Why I Like Where Food Comes From (Forbes.com Interview)

“What about Where Food Comes From initially caught your attention as a value investor?

Where Food Comes From checks several of my favorite investment boxes: small, founder-led, high insider ownership, zero debt, profitable, and growing. I love industries that have long runways of growth ahead of them. Where Food Comes From benefits from several major trends in food—organic, non-GMO, gluten-free, animal welfare, and more generally, consumers demanding transparency in the food chain and wanting to know where the food they eat comes from. I like large industry tailwinds because it makes business much easier. In a fast growing market, competitors are less likely to engage in price wars or other detrimental practices. This is because most participants are growing revenue, even if they’re losing market share. Growth is harder to come by in mature markets so there’s more likely to be competitive practices that are harmful to all participants.”

The above is an excerpt from an interview I did recently about Where Food Comes From. The rest of the interview can be seen at The Business (And Stock) Behind Where Food Comes From.

As of this writing, Wiedower Capital owns shares in WFCF. This is subject to change.

Company Culture and Passionate Employees

I went to a couple annual meetings recently that got me thinking a lot about how important company culture is. Specifically, what an advantage it is to have employees that are passionate about what the company is trying to accomplish.

Trupanion (TRUP) is a pet health insurance company that I’ve spent a lot of time on recently, including a ride-along with one of their territory partners and the annual meeting at their headquarters in Seattle. The first thing that’s obvious about the employees I met are how much they love that their work goes towards saving pet’s lives. I can’t blame them: saving pet’s lives is a pretty kick-ass corporate mission that a lot of people would love to be a part of. The employees are also nearly all pet owners themselves who get to bring their furry little friends into the office with them everyday.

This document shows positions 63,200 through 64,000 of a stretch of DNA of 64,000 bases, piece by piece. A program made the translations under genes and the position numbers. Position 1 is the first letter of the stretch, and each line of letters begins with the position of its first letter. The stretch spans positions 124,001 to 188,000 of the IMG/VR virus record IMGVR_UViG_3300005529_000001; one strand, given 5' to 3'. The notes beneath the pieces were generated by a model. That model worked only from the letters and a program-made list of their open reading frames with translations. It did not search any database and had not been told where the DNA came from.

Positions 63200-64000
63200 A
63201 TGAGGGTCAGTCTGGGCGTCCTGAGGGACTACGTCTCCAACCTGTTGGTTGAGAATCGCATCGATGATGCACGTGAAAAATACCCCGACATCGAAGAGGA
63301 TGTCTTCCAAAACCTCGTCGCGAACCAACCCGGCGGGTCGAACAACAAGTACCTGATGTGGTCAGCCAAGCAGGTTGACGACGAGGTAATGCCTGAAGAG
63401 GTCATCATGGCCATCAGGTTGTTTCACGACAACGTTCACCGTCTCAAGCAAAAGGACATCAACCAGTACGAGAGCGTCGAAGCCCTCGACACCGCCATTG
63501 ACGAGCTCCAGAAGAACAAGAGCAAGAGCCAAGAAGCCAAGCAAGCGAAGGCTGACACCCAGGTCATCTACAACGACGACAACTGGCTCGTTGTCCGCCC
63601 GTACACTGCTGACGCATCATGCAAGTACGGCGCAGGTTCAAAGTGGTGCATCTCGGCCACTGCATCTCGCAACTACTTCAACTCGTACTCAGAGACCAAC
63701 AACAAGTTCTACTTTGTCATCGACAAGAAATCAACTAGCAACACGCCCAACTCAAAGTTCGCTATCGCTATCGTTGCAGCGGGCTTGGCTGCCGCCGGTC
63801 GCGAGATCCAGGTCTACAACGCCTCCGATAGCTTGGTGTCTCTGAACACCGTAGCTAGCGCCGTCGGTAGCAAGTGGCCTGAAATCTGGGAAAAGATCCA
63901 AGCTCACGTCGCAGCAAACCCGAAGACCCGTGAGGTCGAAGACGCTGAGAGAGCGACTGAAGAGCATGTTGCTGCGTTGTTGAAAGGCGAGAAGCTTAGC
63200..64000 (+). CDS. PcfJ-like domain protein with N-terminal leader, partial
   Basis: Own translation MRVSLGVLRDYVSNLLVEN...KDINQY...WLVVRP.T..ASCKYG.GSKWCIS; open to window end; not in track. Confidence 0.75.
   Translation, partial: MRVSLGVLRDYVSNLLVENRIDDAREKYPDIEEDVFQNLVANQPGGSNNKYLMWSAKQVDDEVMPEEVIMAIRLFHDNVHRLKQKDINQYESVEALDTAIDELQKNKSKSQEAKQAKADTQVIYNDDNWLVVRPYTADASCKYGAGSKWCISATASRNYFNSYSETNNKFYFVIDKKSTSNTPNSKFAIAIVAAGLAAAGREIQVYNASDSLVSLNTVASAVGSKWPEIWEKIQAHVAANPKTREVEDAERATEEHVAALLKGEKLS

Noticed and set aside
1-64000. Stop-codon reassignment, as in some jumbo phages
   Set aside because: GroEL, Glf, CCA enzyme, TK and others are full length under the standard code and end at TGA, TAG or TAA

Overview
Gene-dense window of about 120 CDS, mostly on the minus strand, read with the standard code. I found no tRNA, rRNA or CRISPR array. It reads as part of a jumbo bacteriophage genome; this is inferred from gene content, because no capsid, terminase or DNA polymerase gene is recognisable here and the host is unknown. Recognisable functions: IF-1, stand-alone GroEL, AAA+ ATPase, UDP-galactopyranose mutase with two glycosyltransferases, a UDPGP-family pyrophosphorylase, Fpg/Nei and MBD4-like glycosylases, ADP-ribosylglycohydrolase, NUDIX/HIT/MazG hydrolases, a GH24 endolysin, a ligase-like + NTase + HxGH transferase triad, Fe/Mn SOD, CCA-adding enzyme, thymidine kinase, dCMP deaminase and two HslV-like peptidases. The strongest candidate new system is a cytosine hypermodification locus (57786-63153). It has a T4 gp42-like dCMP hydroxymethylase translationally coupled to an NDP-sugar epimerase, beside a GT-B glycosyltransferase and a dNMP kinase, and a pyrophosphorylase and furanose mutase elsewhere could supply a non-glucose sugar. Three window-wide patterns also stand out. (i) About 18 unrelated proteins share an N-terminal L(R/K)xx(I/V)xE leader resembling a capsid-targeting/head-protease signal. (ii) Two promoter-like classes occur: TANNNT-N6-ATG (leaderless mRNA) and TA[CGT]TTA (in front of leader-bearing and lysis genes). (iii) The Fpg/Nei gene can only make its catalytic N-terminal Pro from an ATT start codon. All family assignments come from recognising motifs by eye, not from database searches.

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Why I Avoid Acquisitive Companies

When I first got into investing I didn’t care whether a company was acquisitive or not, but the longer I invest the less I like acquisitions. Any roll-up strategy is an instant pass for me. Two things have slowly changed my views over the years.

First, there’s a lot of evidence that acquisitions (especially large acquisitions) are a poor way to grow a company. According to a McKinsey study, the average acquisition has historically increased the value of the combined entities by 5.8%. The problem is, more often than not, all of this increased value is transferred to the shareholders of the acquired company via the premium paid (i.e. goodwill). The average public company acquisition is made at a 30% premium to its previous day close. Increasing an acquired company’s value by 30% just to break even on the price paid is a hard enough task as it is, let alone earning an adequate return on top of that. Another interesting note is that M&A activity peaked in 1999 and again in 2007. It seems managers are all too prone to make acquisitions when times are good and valuations are high.